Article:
Na sessão da American College of Cardiology, que se encerra hoje, houve a apresentação de vários estudos novos, um deles chamado COURAGE. Esse estudo avaliou 2287 pacientes com angina do peito para comparar se angioplastia com stent não farmacológicos é superior ao tratamento convencional com medicamentos. Houve uma leve vantagem para o tratamento clínico, ou seja não há porque indicar angioplastia nessa situação. O texto completo está em http://www.nejm.org Abaixo segue um reportagem muito esclarecedora do The New York Times com a repercussão do estudo. Um pouco antes, a Boston Scientific que produz o Taxus - stent farmacológico - aproveitou-se da situação para lançar a idéia que o problema do estudo foi que somente 3% dos participantes teriam usado o seu produto.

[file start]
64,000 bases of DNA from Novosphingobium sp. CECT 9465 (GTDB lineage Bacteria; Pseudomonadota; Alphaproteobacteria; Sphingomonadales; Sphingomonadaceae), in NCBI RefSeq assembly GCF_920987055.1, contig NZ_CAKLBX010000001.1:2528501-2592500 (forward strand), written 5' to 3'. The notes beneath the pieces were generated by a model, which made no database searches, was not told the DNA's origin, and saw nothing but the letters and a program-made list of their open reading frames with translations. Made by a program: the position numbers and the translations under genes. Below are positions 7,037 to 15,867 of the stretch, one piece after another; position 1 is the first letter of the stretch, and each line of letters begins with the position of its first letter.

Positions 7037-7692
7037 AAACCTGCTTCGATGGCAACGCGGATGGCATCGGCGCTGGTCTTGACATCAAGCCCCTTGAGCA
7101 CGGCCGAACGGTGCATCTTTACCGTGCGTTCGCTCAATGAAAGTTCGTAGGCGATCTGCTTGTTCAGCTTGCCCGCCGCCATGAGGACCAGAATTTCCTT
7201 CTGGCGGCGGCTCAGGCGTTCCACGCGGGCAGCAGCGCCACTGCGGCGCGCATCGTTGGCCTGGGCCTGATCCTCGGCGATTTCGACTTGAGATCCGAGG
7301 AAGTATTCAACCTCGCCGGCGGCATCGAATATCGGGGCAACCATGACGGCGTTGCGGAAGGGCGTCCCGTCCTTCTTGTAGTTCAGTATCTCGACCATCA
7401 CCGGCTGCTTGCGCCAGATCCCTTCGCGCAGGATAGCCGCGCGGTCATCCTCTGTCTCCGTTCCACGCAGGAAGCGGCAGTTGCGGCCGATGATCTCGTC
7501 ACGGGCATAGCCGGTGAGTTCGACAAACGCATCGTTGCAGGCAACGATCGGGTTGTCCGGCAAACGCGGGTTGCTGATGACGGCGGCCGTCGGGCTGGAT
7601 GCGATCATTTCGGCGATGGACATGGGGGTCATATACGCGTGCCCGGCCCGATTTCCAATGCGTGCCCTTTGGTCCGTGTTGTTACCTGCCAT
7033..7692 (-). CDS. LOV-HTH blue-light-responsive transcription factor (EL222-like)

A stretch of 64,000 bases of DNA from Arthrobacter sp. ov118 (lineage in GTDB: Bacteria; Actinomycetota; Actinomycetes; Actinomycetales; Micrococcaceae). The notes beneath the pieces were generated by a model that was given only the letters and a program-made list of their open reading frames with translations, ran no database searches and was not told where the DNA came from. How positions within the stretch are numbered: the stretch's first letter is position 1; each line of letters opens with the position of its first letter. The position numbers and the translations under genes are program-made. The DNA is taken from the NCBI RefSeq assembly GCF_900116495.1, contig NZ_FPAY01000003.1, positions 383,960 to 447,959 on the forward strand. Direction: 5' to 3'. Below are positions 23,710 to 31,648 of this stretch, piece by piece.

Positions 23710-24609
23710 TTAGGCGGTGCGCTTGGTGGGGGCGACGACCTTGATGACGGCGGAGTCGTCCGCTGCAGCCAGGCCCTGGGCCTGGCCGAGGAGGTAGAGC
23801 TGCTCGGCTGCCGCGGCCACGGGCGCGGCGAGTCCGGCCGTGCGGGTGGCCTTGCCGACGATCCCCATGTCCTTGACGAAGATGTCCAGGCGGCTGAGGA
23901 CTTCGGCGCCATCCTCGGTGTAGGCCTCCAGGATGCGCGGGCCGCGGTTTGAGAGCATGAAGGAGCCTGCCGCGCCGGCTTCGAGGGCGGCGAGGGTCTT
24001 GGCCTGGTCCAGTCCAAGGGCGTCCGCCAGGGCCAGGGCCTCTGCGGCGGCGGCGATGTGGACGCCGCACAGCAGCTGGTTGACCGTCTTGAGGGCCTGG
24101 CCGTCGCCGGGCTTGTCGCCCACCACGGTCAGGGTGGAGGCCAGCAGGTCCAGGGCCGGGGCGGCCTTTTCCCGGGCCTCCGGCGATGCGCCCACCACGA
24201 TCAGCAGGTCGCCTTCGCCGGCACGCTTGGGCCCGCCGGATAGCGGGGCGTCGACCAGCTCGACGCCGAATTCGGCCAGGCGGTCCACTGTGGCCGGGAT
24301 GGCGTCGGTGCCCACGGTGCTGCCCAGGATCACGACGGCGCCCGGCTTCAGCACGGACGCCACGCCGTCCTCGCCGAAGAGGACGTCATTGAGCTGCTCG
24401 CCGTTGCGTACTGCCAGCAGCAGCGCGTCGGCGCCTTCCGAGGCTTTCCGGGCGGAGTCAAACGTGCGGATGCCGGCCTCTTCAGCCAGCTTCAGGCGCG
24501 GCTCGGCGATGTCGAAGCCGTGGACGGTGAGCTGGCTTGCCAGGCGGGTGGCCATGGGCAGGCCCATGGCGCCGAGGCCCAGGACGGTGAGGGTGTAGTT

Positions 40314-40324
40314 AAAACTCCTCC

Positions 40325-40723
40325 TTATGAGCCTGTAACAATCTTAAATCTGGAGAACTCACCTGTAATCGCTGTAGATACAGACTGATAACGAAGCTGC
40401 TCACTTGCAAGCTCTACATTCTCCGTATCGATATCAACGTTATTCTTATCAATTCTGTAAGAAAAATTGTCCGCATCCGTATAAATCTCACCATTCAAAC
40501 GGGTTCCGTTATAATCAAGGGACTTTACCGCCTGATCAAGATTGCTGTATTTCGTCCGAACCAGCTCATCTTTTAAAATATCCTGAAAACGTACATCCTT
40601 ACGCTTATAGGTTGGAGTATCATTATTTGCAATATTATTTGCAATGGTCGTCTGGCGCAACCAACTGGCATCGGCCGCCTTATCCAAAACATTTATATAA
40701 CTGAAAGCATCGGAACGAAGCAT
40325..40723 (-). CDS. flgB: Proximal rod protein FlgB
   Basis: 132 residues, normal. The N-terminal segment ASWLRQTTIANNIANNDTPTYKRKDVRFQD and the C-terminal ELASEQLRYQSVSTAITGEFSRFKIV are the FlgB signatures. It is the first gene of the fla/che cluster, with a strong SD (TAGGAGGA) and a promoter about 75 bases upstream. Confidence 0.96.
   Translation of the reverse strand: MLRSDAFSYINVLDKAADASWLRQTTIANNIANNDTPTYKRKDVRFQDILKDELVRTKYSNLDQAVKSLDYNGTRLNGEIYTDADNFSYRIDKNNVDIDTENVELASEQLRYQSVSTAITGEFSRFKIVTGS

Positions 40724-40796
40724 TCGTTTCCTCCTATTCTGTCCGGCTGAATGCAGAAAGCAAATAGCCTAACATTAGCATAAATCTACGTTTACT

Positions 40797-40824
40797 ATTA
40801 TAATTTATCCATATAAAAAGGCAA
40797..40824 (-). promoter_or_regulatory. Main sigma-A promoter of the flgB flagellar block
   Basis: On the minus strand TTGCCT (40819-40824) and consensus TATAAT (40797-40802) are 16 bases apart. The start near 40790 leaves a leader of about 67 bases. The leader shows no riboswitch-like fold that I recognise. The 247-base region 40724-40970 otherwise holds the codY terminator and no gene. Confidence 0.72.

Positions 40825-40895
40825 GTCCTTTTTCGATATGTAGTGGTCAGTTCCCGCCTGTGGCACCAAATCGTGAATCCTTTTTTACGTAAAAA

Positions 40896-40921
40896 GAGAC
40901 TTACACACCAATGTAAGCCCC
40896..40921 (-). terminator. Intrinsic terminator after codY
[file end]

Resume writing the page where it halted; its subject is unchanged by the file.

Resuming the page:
By BARNABY J. FEDER Published: March 28, 2007 NEW ORLEANS, March 27 — Is today the first in a new era for angioplasty and stenting, the artery-clearing technology that enchanted doctors while giving birth to a multibillion-dollar industry? Many heart specialists at the annual scientific meeting here of the American College of Cardiology said it ought to be, based on a report Monday that found little additional value in giving stents to most heart patients as long as they received the right medicines. “We were amazed at how well people did with medical therapy,” said Dr. William Weintraub, chief of cardiology at the Christiana Care Health System in Newark, Del., who is leading the analysis of the economic and quality of life data from the trial. The trial focused on patients with severe constrictions in their arteries that were causing angina chest pains or other symptoms but were not immediately life-threatening. Device makers and some doctors, however, doubted that the trial would have broad impact. They noted several reasons to question the results, starting with the fact that only 3 percent of the stented patients in the trial received the latest drug-coated models. Those models were just reaching the market when enrollment in the study ended in 2004. Whether the trial results lead to a change in the use of stents depends on how the doctors and patients react. In any event, the research comes as sales have already been dropping because of safety concerns. Estimates from doctors and analysts of the number of stent patients whose conditions resembled those in the trial ranged from 20 percent to as much as 80 percent. Marshall Gordon, who follows device makers for Credit Suisse Securities in New York, said that in conversations with cardiologists, 30 percent to 40 percent of them said they would recommend less angioplasty. But, he cautioned, it was too soon to know how the practice would unfold. Dr. Salim Yusuf, a Canadian cardiologist who has argued that stents are overused, questioned how much impact the study would have. “We’re going to have a hell of a time putting the genie back in the bottle,” Dr. Yusuf said to the researchers gathered Tuesday. “It’s a $15 billion to $20 billion industry. You have huge vested interests that are going to push you back.” Dr. Yusuf was referring not just to device makers but also to interventional cardiologists, the specialists who do angioplasty and stenting. The technology was born 30 years ago when Dr. Andreas Gruentzig first used a catheter threaded into a coronary artery to inflate a tiny balloon inside a developing blockage. The arrival of a minimally invasive alternative to bypass surgery for restoring blood flow to ailing hearts led to a rush of investment in device companies. Small fortunes were made in the mid-1990s when stents were invented in response to angioplasty’s biggest shortcoming — the tendency of arteries to quickly reclose. Those fortunes became giant ones when drug-coated stents were introduced in the United States in 2003, sending the number of patients returning for repeat procedures below 10 percent. The Taxus stent from Boston Scientific, which arrived in 2004, achieved more sales in its first year than any health care product in history. By last year, more than 60 percent of the patients getting stents had more complex blockages than those the drug-coated stents had been tested on in clinical trials, according to federal regulatory officials. Then reports began emerging that deadly clots could form in the drug-coated stents long after implantation. Sales began dropping on uncertainty about the stents’ safety even though the data showed that the problem affected only a handful of patients out of every thousand. The available data, which some doctors say is inadequate, suggests that the clotting is not frequent enough to make the new stents less safe than the older bare-metal devices they have largely supplanted. A decline in sales last year reflected some switching to the cheaper bare-metal stents, but by the end of the year, the total number of procedures was falling for the first time. Now the question is whether the new trial data will accelerate the decline and make it harder for the companies to reverse with new products that might be safer. Medical therapy — which to cardiologists means a combination of modern drugs, exercise, healthy diets and almost anything else that does not break the patient’s skin — was so successful at relieving angina that Dr. Weintraub and others said angioplasty should be used as a fallback, after the drug treatments failed in patients like those in the trial. In common practice, many such patients get angioplasty and stents because they are sent to interventional cardiologists for angiograms — X-rays of the blood vessels sustaining the heart muscle. The angiogram requires inserting a thin catheter to deliver a dye to the arteries being pictured. Because the same system is used to deploy the tiny angioplasty balloons that create channels through blockages and then to implant stents to prop the vessel open, interventional cardiologists often do such procedures immediately after a major blockage is identified. “It’s very difficult to turn your back on the angiogram and not fix what’s there,” Dr. William Boden, a lead investigator in the trial, said. Yet that is exactly what the trial results suggest that doctors could safely do in patients like those studied. Two-thirds ended up not needing angioplasty and stents. The one-third whose symptoms worsened to the point that they underwent stenting or bypass surgery did not suffer higher rates of death, heart attacks or hospitalization if stenting was delayed to try aggressive medical therapy first, the trial found. In the trial, patients who received angioplasty and stents got quicker and more complete relief initially. By the end of five years, 74 percent of that group and 72 percent of the patients assigned to the medical therapy group had no symptoms of the chest pains — in essence, statistically speaking, an identical outcome. Dr. Weintraub said on Monday that the trial data suggested that the cost of gaining an additional year of improved quality of life from stenting came out to $217,000 a patient, because so many patients gained nothing. That data, however, covered such a broad range of individual outcomes that he cautioned against relying too much on it. More notably, he said, the data suggested that 1 percent of stenting patients gained an additional year of improved quality of life for less than $50,000, a commonly used standard for whether medical resources were being used wisely. But all of the researchers stressed that angioplasty with stenting was still the preferred therapy for many less-stable patients. Some doctors said they were worried that patients reading about Courage, as the new study is called, might get the wrong impression. “If someone comes in with a heart attack, you could lose vital time having to convince a patient or family member it’s appropriate,” Dr. Ralph Brindis, a cardiologist in San Francisco, said